Iranian-Canadian journalist and filmmaker Maziar Bahari gave a carefully nuanced view of Iran's nuclear ambitions last night at the Asia Society New York.
Referring to Iran's current rulers as "cynically pragmatic," Bahari said that while "I don't think they are going to bomb Israel the next day," the intent behind Iran's nuclear enrichment program "is not peaceful."
Instead, in Bahari's view, the regime views nuclear capability as a bargaining chip in its quest to consolidate regional power, much as North Korea successfully uses its nuclear weapons as leverage against the United States.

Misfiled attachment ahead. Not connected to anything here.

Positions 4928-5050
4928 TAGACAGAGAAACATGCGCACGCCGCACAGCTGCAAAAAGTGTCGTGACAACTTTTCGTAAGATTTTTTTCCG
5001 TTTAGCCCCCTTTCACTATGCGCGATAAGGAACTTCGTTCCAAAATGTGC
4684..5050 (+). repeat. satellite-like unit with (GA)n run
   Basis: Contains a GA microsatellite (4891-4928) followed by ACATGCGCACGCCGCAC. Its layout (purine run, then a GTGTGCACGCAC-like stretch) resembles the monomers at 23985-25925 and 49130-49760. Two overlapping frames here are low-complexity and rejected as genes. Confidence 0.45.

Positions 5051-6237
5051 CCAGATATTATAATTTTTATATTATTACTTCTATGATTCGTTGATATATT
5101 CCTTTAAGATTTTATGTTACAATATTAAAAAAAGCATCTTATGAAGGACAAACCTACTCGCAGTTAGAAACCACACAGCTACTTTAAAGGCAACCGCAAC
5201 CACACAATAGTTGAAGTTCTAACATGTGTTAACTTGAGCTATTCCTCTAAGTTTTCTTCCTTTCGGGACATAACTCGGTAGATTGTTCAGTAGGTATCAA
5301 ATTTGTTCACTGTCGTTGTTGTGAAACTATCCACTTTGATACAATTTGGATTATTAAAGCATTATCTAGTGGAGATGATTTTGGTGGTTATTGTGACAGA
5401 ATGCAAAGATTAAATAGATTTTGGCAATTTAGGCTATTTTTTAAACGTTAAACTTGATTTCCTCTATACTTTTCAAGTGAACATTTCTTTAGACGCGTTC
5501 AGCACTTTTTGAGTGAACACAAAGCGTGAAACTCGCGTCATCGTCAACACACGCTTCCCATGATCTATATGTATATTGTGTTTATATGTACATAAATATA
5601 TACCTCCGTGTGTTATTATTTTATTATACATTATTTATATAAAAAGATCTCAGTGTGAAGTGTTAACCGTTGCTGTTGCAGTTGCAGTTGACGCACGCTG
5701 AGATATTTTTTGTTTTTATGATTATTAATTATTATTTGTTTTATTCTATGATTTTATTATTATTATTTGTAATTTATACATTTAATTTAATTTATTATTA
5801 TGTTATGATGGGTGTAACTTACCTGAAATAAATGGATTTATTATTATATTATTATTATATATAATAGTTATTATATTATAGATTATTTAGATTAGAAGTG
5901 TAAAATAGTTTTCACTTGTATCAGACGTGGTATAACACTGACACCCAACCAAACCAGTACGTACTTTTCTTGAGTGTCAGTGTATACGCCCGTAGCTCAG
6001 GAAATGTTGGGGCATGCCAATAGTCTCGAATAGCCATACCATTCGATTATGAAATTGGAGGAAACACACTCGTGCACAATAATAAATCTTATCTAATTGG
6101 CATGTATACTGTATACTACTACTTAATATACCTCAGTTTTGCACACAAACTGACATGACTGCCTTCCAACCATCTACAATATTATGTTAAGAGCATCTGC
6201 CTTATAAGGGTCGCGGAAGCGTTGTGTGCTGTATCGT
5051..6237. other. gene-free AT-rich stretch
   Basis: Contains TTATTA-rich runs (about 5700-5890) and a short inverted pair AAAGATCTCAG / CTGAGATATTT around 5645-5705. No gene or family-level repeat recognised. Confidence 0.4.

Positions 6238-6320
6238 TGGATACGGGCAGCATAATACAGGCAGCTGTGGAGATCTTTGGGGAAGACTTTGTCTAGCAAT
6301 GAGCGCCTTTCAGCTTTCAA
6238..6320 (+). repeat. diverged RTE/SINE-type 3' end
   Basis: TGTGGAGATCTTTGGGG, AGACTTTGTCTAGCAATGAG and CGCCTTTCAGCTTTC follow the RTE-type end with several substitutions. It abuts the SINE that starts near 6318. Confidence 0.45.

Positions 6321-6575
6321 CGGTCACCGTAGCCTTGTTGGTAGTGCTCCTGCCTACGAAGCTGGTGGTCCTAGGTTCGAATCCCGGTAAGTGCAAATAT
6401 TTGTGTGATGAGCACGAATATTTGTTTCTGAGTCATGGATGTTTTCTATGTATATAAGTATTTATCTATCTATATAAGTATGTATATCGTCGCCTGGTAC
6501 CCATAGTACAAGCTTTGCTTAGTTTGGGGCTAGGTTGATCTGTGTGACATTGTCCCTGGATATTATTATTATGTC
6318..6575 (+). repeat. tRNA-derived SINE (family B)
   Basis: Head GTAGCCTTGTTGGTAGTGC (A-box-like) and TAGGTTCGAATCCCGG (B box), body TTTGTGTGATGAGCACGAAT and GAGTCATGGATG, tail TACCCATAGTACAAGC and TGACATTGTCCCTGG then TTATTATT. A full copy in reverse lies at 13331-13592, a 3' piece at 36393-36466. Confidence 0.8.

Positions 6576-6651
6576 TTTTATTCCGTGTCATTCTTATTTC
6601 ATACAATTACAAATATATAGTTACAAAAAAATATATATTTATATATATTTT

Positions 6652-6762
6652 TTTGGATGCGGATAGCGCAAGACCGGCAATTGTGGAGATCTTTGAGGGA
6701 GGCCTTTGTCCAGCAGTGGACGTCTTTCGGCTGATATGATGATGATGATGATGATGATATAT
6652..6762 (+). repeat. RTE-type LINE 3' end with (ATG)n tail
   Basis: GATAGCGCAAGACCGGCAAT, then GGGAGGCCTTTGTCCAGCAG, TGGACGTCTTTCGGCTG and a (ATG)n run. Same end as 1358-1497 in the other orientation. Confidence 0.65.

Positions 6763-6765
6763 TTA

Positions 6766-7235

"The Iranian government might be genocidal," Bahari said half-jokingly, "but it's not really suicidal."
Bahari was speaking at the launch of his new memoir Then They Came for Me, an account of the days leading up to Iran's fiercely contested 2009 election and the government crackdown that followed. Detained by Iran's Revolutionary Guard during the unrest, Bahari spent 118 days in a six-by-twelve feet cell in Tehran's notorious Evin prison.
Video: Maziar Bahari on the Iranian nuclear program (2 min., 31 sec.)